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Monday, 7 November 2011
Page: 8287


Senator CORMANN (Western Australia) (11:53): Reading between the lines, I take it that what the minister is saying is that, if you are a coal fired power station that is less polluting—has less emissions—and has a lower emissions intensity, then you are going to be worse off under this package than if you are a higher-polluting coal fired power station. If you are a lower emissions inten­sive coal fired power station, you will cop the whole cost. That is $540 million in additional tax for Macquarie Generation, which happens to be responsible for 40 per cent of the power generation in New South Wales, or about 13 per cent of the power generation across the whole eastern seaboa­rd. So they get nothing—they get zero; that is what I am reading between your lines—and the reason they get nothing is that they just happen to be a too-environmentally-friendly coal fired electricity generator.

Of course, the higher polluters need more assistance, and I hear what you are saying there, Minister Wong. But let me just make this point: you talked about how they would get no assistance under our policy; of course they will not get any assistance—because they will not be whacked with a $540 million tax bill either! There will not be a $540 million tax on Macquarie Generation under our policy, Minister. And, if you are not going to get whacked with a $540 million tax, you will not need to access transitional assistance. But your government is going to whack Macquarie Generation, which just happens to be responsible for 40 per cent of the electricity generation in New South Wales, with a $540 million tax. Why aren't you giving them any transitional assistance? Because they are too environmentally efficient; their emissions intensity is too low. That is what you are saying. It is the same with Verve Energy or Griffin Energy in Western Australia. They are not polluting enough. If their emissions intensity was above 1, rather than below 1, they would get transitional assistance.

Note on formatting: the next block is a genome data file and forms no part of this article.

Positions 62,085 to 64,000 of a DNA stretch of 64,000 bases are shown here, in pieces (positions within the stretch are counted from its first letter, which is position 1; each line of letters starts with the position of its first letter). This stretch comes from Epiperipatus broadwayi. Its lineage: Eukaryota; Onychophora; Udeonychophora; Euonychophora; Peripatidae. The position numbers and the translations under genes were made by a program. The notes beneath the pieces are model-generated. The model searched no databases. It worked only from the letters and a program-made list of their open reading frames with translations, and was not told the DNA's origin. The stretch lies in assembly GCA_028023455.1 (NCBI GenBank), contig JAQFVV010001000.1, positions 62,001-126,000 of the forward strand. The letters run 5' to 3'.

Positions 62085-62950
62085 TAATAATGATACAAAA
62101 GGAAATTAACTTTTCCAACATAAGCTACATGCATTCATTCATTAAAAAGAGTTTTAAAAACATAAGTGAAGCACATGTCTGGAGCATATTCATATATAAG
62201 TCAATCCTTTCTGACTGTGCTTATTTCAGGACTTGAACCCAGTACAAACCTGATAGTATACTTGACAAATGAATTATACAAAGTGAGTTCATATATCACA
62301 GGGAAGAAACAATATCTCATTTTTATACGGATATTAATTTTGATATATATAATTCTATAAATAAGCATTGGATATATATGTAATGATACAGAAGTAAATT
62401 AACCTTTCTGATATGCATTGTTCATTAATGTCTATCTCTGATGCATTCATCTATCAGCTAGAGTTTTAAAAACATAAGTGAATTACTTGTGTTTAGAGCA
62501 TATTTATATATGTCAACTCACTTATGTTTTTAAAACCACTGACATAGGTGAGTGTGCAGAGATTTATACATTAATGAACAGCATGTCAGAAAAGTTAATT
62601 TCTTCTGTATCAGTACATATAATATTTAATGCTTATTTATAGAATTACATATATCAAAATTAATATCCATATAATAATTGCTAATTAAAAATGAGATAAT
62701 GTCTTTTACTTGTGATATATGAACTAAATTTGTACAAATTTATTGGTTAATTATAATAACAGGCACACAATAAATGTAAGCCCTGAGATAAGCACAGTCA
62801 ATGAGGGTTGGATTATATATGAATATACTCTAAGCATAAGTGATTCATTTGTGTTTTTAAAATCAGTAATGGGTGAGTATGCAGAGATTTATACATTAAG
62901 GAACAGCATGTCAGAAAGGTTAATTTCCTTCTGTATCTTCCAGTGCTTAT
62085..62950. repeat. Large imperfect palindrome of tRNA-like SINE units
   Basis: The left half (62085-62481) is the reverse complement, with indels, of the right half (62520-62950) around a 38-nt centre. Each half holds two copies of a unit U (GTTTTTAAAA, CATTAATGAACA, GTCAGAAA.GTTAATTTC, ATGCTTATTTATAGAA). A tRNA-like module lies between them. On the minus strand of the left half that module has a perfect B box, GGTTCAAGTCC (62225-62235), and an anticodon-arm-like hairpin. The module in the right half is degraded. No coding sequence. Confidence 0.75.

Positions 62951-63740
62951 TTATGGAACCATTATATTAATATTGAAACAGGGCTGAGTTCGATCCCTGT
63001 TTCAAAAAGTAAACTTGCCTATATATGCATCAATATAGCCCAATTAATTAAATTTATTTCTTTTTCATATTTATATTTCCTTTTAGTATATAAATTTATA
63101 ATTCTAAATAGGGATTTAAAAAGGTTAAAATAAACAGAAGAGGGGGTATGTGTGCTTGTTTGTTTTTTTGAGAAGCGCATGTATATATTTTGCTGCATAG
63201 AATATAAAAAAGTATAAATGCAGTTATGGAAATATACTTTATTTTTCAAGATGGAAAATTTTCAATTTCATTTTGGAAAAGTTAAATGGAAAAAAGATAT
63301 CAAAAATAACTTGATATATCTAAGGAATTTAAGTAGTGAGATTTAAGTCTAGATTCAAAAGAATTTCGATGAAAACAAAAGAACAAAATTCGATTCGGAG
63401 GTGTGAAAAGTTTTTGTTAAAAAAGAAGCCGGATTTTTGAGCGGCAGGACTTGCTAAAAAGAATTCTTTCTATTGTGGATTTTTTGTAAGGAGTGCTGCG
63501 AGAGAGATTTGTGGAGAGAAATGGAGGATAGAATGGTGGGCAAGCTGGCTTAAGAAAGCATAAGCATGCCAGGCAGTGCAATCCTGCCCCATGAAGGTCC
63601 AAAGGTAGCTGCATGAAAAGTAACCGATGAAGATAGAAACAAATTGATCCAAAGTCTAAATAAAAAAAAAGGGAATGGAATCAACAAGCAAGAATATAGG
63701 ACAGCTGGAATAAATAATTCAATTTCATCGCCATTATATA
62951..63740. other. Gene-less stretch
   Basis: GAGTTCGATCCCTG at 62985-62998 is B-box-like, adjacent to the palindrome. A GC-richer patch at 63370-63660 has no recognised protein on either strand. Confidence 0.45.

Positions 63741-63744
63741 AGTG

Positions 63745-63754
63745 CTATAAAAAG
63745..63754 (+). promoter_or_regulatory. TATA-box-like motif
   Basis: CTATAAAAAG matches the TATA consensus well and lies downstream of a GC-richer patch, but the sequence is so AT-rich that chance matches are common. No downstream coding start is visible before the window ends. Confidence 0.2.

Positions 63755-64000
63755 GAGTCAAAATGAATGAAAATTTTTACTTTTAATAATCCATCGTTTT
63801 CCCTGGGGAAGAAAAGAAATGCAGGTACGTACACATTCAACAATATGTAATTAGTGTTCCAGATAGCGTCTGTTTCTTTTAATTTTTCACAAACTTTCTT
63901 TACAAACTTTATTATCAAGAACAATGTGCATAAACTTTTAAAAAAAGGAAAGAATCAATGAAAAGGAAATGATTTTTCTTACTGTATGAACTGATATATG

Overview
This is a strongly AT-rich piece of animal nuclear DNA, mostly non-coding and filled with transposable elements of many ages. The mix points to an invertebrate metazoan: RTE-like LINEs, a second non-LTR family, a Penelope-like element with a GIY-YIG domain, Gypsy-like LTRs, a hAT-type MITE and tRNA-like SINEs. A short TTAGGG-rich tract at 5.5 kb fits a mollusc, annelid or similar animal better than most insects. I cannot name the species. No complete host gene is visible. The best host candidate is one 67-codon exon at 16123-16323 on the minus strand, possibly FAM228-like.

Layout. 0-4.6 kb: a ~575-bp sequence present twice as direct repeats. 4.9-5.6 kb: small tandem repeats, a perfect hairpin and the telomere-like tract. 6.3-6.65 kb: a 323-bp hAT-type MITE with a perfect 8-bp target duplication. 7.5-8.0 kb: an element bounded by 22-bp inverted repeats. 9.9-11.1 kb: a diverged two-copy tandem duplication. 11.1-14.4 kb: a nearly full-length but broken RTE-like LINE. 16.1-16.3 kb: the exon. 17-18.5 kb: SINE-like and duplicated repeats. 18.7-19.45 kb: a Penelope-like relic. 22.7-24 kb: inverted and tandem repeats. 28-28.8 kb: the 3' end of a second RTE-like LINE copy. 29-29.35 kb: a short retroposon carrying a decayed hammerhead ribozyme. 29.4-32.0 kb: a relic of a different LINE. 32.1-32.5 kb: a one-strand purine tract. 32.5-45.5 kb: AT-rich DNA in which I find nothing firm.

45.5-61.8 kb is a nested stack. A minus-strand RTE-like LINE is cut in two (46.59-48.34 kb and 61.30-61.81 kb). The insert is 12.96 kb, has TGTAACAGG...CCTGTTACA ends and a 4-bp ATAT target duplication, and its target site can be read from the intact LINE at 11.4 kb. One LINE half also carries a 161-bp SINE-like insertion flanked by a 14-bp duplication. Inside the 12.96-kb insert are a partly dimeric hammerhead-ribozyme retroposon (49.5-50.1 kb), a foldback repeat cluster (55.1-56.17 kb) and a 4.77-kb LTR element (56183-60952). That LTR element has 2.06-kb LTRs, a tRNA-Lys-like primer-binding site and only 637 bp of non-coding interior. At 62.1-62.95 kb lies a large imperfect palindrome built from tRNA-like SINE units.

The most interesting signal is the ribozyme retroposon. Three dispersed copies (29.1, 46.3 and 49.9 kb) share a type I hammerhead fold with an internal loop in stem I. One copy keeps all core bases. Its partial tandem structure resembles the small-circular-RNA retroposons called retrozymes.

The minister can stand there with her back to the chamber and try and ignore us as much as she likes, but that is the effect of the government's policy. The government, very disingenuously, refers to the 500 biggest polluters without telling people that those 500 biggest emitters are either the energy suppliers that are helping Australia keep the lights on or some of Australia's major employers, all of whom have made significant efforts to reduce their emissions intensity, to reduce their emissions and to improve their energy efficiency over the last 10 to 20 years, without a carbon tax.

The evidence that we have had at the Joint Select Committee on Australia's Clean Energy Future Legislation from organisati­ons like Macquarie Generation, and Verve Energy in Western Australia, is that they will be asked to take 100 per cent of the tax without any transitional assistance whatso­ever because they are too environmentally efficient and their emissions intensity is not high enough. In the case of Verve Energy, they are saying this is going to be a net cost to their bottom line. They will have to pass it on, either through increased electricity prices or through the states' taxpayers. Will there be any effect on emissions as a result? No. In the case of Western Australia, WA is not part of the National Electricity Market. Western Australia is an energy island, Minister. You may not have realised that when you put your policy together. Minister Wong is now, finally, turning around; we have managed to get her to turn around and focus on what is happening in the chamber rather than keeping her back to us. But, Minister, Western Australia is an energy island—there she goes again; she is obviously not interested in what is being talked about in the chamber. Western Australia, for energy security reasons, needs to have a diversity of energy sources. We will continue to have to rely on a combination of coal, gas and various renewables—but coal and gas to a significant degree.